Sunday, August 25, 2013

An Important History Lesson: Hyperinflation in the Weimar Republic

By Justice Litle

The Weimar Republic is perhaps the quintessential example of hyperinflation. But the buildup took longer than one might think.
Walter Levy is a German-born oil consultant. His father, a German lawyer, took out a life insurance policy in 1903.
Every month he had made the payments faithfully,” recounts Levy. “It was a twenty-year policy, and when it came due, he cashed it in and bought a single loaf of bread.
Such was life in the German Weimar Republic.
Things got so bad there for a while, dentists and doctors stopped asking for currency, seeking payment in butter or eggs instead. But the farmers weren’t keen on trading their produce for paper money either.
Prices rose not just by the day, but by the hour — or even the minute. If you had your morning coffee in a cafĂ©, and you preferred drinking two cups rather than one, it was cheaper to order both cups at the same time.
Here is how a Weimar factory worker described payday (which was every day):
At eleven o’clock in the morning a siren sounded and everybody gathered in the factory forecourt where a five-ton lorry [truck] was drawn up loaded brimful with paper money. The chief cashier and his assistants climbed up on top. They read out names and just threw out bundles of notes. As soon as you had caught one you made a dash for the nearest shop and bought just anything that was going.
Crime was rampant then too:
The flight from currency that had begun with the buying of diamonds, gold, country houses, and antiques now extended to minor and almost useless items — bric-a-brac, soap, hairpins. The law-abiding country crumbled into petty thievery. Copper pipes and brass armatures weren’t safe. Gasoline was siphoned from cars. People bought things they didn’t need and used them to barter — a pair of shoes for a shirt, some crockery for coffee. Berlin had a “witches’ Sabbath” atmosphere. Prostitutes of both sexes roamed the streets. Cocaine was the fashionable drug..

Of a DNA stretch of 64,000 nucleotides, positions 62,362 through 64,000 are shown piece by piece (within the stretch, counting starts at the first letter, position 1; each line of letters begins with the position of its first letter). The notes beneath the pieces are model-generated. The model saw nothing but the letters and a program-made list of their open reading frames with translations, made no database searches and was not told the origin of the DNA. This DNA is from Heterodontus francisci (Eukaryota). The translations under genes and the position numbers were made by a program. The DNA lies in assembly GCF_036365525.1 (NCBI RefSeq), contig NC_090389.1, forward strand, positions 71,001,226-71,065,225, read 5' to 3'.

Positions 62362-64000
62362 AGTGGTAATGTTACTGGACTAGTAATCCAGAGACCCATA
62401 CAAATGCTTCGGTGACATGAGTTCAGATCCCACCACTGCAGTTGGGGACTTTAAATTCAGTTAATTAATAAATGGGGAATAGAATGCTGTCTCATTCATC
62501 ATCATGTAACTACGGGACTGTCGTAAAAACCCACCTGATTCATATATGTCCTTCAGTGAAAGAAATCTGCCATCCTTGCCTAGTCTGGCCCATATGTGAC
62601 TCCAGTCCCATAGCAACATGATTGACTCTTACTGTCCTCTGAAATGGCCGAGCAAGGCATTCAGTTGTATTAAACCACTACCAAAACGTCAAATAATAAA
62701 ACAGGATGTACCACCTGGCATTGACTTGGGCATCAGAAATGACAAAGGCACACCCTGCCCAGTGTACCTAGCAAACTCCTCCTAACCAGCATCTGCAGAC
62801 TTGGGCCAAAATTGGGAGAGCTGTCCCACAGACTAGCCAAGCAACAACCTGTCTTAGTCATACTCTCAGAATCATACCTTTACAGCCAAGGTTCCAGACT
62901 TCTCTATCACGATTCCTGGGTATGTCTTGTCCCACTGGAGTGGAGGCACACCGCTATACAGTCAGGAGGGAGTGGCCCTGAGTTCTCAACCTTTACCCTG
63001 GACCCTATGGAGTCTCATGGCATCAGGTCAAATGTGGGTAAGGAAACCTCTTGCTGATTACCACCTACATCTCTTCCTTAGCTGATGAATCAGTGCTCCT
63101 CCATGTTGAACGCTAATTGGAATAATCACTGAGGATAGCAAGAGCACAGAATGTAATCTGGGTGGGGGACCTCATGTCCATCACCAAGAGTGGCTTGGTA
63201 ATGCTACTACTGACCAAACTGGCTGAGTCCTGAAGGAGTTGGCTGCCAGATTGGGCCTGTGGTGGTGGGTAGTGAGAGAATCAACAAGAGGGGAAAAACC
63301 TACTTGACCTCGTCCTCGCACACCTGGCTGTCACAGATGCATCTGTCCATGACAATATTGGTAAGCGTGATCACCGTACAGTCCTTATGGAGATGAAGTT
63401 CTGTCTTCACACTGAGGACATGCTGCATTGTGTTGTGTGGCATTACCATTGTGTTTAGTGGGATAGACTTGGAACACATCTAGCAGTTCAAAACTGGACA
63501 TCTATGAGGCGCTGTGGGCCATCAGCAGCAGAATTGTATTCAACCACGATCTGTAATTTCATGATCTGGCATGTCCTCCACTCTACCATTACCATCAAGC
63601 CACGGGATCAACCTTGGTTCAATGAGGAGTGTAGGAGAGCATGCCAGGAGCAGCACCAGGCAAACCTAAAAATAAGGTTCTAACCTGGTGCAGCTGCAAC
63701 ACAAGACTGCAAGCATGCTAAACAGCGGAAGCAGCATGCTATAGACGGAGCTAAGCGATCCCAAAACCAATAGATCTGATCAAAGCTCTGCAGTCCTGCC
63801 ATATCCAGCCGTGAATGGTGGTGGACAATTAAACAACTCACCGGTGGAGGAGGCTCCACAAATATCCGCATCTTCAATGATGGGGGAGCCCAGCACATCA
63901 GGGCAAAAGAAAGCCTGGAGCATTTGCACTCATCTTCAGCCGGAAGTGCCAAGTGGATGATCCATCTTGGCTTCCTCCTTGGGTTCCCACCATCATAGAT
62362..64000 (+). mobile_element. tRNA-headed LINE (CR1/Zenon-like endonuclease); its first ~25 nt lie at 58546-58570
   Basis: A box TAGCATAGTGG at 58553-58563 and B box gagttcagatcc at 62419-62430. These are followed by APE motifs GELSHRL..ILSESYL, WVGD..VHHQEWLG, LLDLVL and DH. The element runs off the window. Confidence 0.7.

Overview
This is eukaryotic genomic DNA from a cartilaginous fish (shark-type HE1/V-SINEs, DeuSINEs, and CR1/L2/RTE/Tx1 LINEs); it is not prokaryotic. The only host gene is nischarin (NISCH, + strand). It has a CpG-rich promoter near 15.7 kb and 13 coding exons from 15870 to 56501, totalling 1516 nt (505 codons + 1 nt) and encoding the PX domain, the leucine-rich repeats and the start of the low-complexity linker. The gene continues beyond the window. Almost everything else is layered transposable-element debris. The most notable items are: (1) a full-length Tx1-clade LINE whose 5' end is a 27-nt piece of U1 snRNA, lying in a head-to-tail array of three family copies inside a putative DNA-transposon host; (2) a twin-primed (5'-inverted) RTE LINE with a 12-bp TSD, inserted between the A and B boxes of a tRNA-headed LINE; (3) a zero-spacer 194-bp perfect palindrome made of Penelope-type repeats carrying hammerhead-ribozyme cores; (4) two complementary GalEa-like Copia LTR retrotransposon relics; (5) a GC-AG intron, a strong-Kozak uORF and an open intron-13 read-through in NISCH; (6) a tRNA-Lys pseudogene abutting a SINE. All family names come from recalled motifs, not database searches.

The above anecdotes come from Paper Money by Adam Smith, aka George Goodman[...]

The Weimar Republic — a name bestowed by historians — was established in 1919. (“Weimar” was the name of the city where the constitutional assembly that formed the republic was held.)
But here is the thing. Inflation had been running rampant in Germany well before Weimar came about.
Largely due to the war, prices had already doubled between 1914 and 1919. Not only did the ramp-up to hyperinflation take a while, but the German government remained complacent long afterinflation strains went from moderate to severe. 
As George Goodman explains,
Why did the German government not act to halt the inflation? It was a shaky, fragile government…More than inflation, the Germans feared unemployment. In 1919 the Communists had tried to take over, and severe unemployment might give the Communists another chance. The great German industrial combines — Krupp, Thysen, Farben, Stinnes — condoned the inflation and survived it well. A cheaper mark, they reasoned, would make German goods cheap and easy to export, and they needed the export earnings to buy raw materials abroad. Inflation kept everyone working. 
So the printing presses ran, and once they began to run, they were hard to stop…
 In order to recreate the Weimar experience, we would need to see the following:

  • A multiyear period of sustained inflation in goods and services